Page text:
How Much is Enough Food for a 4-8 Year Old?

foodWith all the concerns about children’s food consumption, and gaining unhealthy amounts of weight, the following guidelines, on what to feed children 4-8 years old, may prove helpful.

The guidelines are from WebMD (


Total Servings a Day: 4

Look for reduced-fat, low-fat, or skim.

1 Serving Size


1/2 to 3/4 cup


Choose 1:

• 2 to 3 dice-sized cheese cubes

• 1/2 to 1 slice packaged cheese


1/2 cup to 3/4 cup (4 to 6 oz)


Total Servings a Day: 2

Make most meat choices lean or low-fat.

1 Serving Size

Meat, Fish, Poultry, or Meat Substitute

1 oz (about the 1/3 to 1/2 the size of an adult’s palm)

Tofu or Tempeh

1/2 cup


1 egg

4 Tbsp (about the size of your child’s fist)

Beans or Peas

Nuts (includes peanut butter)

2 Tbsp


Total Servings a Day: 4 to 8

Serve mostly green or brightly colored veggies.
Limit starchy veggies like potatoes.

1 Serving Size

3 to 4 Tbsp

Starchy Vegetables (like white potatoes)

Limit to 1 to 2 servings a day.


Total Servings a Day: 2

Raw fruit is best.

1 Serving Size

Choose 1:

• 1/2 to 1 small raw fruit

• Canned 4 to 6 Tbsp

Opt for fruit packed in water, juice, or light syrup
instead of heavy syrup.

4 to 6 oz total per day

Fruit Juice


Total Servings a Day: 4

Choose whole-grain options when possible.

1 Serving Size

Choose 1:

• 1 slice of bread

• 1/2 English muffin

• 1/2 Bagel

• 1/2 to 1 Tortilla

Cooked cereal

1/2 cup

Cold, Dry cereal

1 cup

Pasta, noodles, rice or grains

1/2 cup


Pediatric Nutrition Handbook 6th edition, American Academy of Pediatrics Committee on Nutrition. 2009.

American Cancer Society: “Controlling Portion Sizes.”

Let’s Move: “Healthy Families.”

A Parent’s Guide to Childhood Obesity, American Academy of Pediatrics. 2006.

© 2011 WebMD

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Mother’s Day and Food Safety

Here comes Mother’s Day; a day for hosting a gathering for our mothers. For many of us, it is a time to serve convenience food, so we have more time to enjoy our company.

The Partnership for Food Safety Education wants you to know that to prevent food-related illness due to under-cooking frozen or other convenience foods follow these four simple tips:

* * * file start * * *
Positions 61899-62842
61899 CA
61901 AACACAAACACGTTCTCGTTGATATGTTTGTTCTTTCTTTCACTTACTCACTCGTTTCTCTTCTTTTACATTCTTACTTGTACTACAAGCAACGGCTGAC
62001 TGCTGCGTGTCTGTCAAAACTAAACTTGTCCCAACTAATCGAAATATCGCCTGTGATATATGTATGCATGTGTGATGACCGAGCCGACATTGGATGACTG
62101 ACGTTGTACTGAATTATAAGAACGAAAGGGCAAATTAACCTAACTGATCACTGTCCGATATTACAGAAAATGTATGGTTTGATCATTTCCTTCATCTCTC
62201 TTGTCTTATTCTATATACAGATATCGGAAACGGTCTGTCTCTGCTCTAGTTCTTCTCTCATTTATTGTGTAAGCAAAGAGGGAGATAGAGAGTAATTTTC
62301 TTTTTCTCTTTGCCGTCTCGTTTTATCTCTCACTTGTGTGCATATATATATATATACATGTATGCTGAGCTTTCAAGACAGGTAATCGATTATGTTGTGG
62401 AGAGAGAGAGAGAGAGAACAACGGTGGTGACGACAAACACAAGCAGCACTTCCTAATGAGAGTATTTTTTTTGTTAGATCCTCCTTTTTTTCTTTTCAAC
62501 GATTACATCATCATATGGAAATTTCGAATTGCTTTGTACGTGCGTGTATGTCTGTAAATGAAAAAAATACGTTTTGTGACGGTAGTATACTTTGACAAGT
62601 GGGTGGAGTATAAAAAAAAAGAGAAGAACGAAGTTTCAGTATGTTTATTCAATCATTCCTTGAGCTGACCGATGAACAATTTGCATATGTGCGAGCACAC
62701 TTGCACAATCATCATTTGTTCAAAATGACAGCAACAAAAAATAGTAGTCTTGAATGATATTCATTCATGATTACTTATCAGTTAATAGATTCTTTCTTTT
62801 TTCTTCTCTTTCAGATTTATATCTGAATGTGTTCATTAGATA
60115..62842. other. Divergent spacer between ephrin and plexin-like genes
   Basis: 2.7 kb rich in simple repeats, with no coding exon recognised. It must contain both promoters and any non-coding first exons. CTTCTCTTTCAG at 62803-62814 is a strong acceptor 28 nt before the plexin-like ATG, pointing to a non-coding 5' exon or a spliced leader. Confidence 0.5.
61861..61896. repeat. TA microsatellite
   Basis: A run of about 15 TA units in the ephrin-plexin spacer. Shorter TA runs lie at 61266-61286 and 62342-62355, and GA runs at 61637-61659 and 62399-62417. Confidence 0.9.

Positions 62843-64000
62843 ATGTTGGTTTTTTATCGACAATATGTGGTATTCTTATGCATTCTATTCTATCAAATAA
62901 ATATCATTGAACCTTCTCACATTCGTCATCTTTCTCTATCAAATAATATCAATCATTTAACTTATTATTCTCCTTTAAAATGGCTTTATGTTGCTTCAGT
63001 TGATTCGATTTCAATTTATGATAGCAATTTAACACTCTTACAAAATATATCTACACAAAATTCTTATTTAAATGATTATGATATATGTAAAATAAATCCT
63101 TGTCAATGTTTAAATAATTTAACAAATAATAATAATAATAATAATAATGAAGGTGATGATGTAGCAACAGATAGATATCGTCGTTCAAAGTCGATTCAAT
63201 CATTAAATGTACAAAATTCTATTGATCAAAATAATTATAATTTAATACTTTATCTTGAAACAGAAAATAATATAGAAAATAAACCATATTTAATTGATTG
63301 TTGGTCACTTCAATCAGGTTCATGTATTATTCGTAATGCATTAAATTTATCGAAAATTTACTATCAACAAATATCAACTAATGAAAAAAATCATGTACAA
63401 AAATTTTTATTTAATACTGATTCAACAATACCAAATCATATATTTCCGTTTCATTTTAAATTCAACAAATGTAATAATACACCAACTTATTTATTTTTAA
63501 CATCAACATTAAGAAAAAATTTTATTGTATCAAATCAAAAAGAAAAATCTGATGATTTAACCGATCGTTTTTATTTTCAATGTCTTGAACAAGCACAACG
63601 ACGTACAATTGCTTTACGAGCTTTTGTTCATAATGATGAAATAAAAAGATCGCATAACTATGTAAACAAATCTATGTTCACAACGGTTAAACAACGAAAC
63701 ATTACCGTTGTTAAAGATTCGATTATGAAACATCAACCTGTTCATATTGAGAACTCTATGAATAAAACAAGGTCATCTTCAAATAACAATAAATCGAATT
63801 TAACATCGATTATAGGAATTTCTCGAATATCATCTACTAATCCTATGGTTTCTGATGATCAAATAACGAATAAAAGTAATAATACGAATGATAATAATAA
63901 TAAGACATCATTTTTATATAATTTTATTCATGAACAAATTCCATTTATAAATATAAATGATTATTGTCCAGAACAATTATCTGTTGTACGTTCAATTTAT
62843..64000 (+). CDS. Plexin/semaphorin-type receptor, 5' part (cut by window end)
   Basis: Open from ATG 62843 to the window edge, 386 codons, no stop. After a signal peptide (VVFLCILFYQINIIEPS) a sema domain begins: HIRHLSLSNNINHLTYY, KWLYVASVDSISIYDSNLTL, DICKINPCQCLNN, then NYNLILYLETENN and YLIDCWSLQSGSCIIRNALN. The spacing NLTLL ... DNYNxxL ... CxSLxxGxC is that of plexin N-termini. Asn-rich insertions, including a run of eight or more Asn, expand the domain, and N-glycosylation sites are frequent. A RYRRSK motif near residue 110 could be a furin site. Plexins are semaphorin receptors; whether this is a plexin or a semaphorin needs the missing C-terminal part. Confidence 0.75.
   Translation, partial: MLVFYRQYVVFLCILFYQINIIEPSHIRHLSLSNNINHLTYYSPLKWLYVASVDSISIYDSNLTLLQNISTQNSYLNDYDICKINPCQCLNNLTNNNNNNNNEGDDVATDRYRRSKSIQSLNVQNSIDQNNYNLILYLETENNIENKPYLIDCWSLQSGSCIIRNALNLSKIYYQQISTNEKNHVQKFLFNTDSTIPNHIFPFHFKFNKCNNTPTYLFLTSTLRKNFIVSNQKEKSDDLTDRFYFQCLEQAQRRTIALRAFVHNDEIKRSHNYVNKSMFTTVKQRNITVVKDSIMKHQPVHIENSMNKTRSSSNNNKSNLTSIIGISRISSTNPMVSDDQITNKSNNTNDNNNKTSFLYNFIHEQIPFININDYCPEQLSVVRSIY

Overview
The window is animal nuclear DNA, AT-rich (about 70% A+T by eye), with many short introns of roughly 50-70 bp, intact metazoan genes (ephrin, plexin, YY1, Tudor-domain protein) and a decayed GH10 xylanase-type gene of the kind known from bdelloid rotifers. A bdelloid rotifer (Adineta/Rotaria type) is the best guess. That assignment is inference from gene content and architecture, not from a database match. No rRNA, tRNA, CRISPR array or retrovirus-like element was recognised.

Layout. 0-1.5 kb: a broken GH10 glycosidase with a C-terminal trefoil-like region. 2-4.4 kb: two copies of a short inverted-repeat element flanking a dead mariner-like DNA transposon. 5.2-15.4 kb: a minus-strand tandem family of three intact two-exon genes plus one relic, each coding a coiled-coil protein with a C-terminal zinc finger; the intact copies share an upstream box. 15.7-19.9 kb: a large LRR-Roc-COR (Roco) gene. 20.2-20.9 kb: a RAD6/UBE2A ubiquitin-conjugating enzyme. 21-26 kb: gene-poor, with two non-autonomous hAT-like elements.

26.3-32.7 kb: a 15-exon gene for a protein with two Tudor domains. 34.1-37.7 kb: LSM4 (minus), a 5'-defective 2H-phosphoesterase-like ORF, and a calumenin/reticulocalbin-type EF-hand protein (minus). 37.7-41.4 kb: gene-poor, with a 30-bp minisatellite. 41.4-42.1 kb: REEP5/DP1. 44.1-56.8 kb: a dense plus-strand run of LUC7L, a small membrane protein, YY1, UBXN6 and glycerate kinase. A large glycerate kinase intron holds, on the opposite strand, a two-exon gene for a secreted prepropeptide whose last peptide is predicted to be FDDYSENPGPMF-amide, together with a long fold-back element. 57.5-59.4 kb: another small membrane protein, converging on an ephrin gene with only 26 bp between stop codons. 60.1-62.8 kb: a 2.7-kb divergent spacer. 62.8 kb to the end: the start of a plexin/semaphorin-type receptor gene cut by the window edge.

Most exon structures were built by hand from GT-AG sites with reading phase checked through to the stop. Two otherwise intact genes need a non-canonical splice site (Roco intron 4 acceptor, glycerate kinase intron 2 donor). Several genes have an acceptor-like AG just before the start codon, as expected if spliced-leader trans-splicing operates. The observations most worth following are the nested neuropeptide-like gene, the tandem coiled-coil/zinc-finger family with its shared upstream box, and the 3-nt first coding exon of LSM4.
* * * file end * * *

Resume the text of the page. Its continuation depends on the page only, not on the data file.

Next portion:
1. Read and follow package cooking instructions.

2. Know when to use a microwave or conventional oven.

3. Know your microwave wattage before microwaving food.

4. Always use a food thermometer to ensure a safe internal temperature.

The U.S. Food Safety and Inspection Service wants you to know the following about keeping party foods safe:

  • Make sure all food is cooked thoroughly before serving.
  • Store prepared foods in shallow pans so they cool quickly and evenly. Reheat and serve small amounts on platters while the remaining food stays hot in the oven.
  • Don’t let food stay at room temperature for more than two hours.
  • Use chafing dishes, warming trays or slow cookers to keep foods hot.
  • Surround dishes of cold foods with ice.

Both government agencies are quick to remind us that taking precautions when preparing and serving food can spare us the misery of a food-induced illness.

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When Sandy Came to Can Do Street

While “Can Do”Street is an imaginary place, the creative place where “Can Do” Street is housed is in New York City. Since Sandy hit Monday, the 29th of October, the offices and homes of those make “Can Do” Street possible have been without electrical power and still are. We have no heat and no hot water. For a day or so, without a car, without buses running, many of us had no food with the closest access to fresh food  over a mile away

hurricaneThere is still nothing open from the tip of Manhattan to above 34th Street, river to river. Most people in Manhattan don’t keep a car. Parking is too expensive. Our mass transit system makes getting around easier than driving. But, when the lights go out, the heat goes off,  the only water is cold, and then the transit system is shut down, daily living becomes a challenge.

One of the staff has a car, so we can  travel beyond the blackout area in lower Manhattan to upper Manhattan where there is electricity and restaurants and stores open. Now gas is an issue. The lines for gas were hours long yesterday. Today, there is no gas to be had. We are getting seriously low on gas.

Buses returned to service on a limited schedule, but the initial traffic jams made commuting a several hour process. Trains are slowly returning to service but still do not operate below 34th Street. There is no train service through the tunnels that link Manhattan to Brooklyn, a route that carries  100,000’s of people to and from their homes to work each day.

Two major hospitals in lower Manhattan had to be evacuated, moving over a thousand patients to safety.

I have only praise for the police and first responders who continue to keep us safe, especially when we must navigate neighborhoods in total darkness as we make our way home from work.

I am writing this post on a laptop with a T-Mobile Wi-fi connection in a library in one of  the outer boroughs of NYC. The going is slow, but it is better than nothing.

Hopefully,  we can start working in our office soon. Until then…thanks for your patience!



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